There were two events that really marked the beginning of the end for the Rocket, I think. (I thought this even before the mag actually went under; it became irrelevant a long time ago.) The first was the discontinuing of the free “Musicians Wanted/Available” ads that used to fill the back of every issue. The first ten words were free, so everyone ran Rocket ads, and since there were so many, everyone read them. It was the first stop for any musicians wanting to form a band. Like most Seattle musicians of the era, I formed several bands via Rocket ads. (I met boyfriends that way, too, due to my sad habit of always falling for musicians.) Once the free ads stopped running, I’m sure the paper’s management thought that the musicians would just start paying for the ads instead, but that was a major miscalculation. The classified section dwindled to nothing and the musicians moved elsewhere.

The second event was moving to biweekly publishing. When the Rocket was a monthly, each issue was something of an Event. Musicians and fans waited to see who would be on the cover (and it really seemed to matter!), who would actually get reviewed, and so on. You looked forward to it. When it started to come out every two weeks, that changed, and I’m really not sure why. Perhaps it was just the dilution of content that came with trying to fill more issues. Perhaps it was all the Portland-specific content that many of us didn’t care about, added so the paper could expand circulation to PDX. But it just didn’t seem to matter as much. One new issue after another, less interest, big yawns.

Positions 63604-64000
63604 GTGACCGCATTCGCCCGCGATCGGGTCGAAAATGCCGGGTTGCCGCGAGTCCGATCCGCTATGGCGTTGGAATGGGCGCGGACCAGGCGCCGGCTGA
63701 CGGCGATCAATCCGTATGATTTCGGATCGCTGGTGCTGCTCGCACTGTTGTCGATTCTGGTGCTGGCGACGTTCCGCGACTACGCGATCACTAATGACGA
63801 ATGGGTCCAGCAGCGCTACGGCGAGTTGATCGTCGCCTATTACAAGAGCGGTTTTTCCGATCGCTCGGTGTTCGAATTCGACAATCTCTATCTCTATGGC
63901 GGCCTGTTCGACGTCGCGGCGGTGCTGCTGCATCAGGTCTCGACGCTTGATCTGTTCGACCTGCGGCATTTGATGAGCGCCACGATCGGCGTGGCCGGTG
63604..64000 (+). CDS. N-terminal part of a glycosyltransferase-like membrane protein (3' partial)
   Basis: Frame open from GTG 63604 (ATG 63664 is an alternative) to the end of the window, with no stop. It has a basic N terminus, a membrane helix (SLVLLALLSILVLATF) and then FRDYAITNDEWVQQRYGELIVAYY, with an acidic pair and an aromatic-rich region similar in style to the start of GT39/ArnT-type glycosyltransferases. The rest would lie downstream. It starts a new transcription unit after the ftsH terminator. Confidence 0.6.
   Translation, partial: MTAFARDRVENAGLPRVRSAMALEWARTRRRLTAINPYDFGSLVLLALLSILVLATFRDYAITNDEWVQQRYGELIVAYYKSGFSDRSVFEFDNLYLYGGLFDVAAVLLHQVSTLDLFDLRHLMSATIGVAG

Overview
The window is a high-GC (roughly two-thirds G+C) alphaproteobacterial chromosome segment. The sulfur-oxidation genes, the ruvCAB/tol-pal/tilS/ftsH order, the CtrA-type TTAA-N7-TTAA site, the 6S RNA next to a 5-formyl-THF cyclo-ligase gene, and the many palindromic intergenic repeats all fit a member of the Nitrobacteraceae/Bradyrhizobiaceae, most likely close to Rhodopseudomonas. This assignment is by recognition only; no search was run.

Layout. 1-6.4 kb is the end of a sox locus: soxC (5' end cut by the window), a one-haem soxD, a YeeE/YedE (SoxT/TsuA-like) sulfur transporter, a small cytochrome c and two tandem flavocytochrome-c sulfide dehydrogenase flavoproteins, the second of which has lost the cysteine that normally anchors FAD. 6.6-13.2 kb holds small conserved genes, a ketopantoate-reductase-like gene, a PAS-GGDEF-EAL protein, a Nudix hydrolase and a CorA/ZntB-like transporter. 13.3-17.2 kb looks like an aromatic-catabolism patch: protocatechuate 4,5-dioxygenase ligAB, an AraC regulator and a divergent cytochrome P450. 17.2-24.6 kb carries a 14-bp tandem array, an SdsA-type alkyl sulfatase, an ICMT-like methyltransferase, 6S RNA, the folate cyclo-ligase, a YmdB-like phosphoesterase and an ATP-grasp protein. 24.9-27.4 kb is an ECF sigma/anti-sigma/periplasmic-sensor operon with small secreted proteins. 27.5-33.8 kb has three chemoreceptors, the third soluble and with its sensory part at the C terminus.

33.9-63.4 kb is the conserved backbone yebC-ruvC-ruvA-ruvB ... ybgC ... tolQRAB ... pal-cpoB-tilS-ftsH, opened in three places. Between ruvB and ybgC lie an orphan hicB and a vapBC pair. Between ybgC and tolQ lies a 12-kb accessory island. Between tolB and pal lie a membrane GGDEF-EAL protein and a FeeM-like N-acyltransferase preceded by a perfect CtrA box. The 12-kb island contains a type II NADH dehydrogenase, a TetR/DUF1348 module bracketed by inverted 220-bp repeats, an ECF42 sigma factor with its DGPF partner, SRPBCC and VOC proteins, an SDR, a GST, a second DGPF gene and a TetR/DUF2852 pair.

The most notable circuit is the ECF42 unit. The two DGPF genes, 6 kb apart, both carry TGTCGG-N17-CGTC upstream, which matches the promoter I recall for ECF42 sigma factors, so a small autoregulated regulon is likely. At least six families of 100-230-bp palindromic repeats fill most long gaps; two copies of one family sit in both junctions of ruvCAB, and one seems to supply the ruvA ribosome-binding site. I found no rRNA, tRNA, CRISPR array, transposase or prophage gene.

I guess I could add a third event to this list. Out of town ownership did the Rocket no favors. A publication like this really needed committed local people holding the purse strings, and I can’t see that publishers from the Midwest or the Bay Area would really fill that role.

So long, Rocket. Too bad you couldn’t at least have gone out with a bang.

24 Oct

Recent buyers of Oregon’s only Frank Lloyd Wright house want to demolish it. They’ve already had the job to design a replacement home on the site rejected by at least one architectural firm, but I suppose some greedy jerk somewhere would take the assignment.

The Portland chapter of the American Insititute of Architects and the Frank Lloyd Wright Conservancy have both tried to contact the owners with offers to buy the property, help restore the house, help move the house, and so on, but the owners refuse to respond, and they have petitioned to have the home removed from the historic resources list — the first step in allowing it to be demolished. Despicable. They have no respect for history.

24 Oct

More than 2,000 people have lost their jobs at local (Seattle-area) technology companies since the end of May. MyLackey.com is the latest. I’m really not liking the look of this. Stamps.com just laid off 40% of their staff — I use stamps.com, but will they still be around when I need them? I think it might be a good idea not to put too much money in my Stamps.com account, just in case…

15 Oct

A couple of Tonya Harding’s skating dresses are up for sale on eBay. Here’s one of ’em. This particular one is actually historic — she wore it to land the first ever triple axel by a US woman. I wonder if the money for this is going to Tonya herself? The location is Vancouver, WA, where she lives now.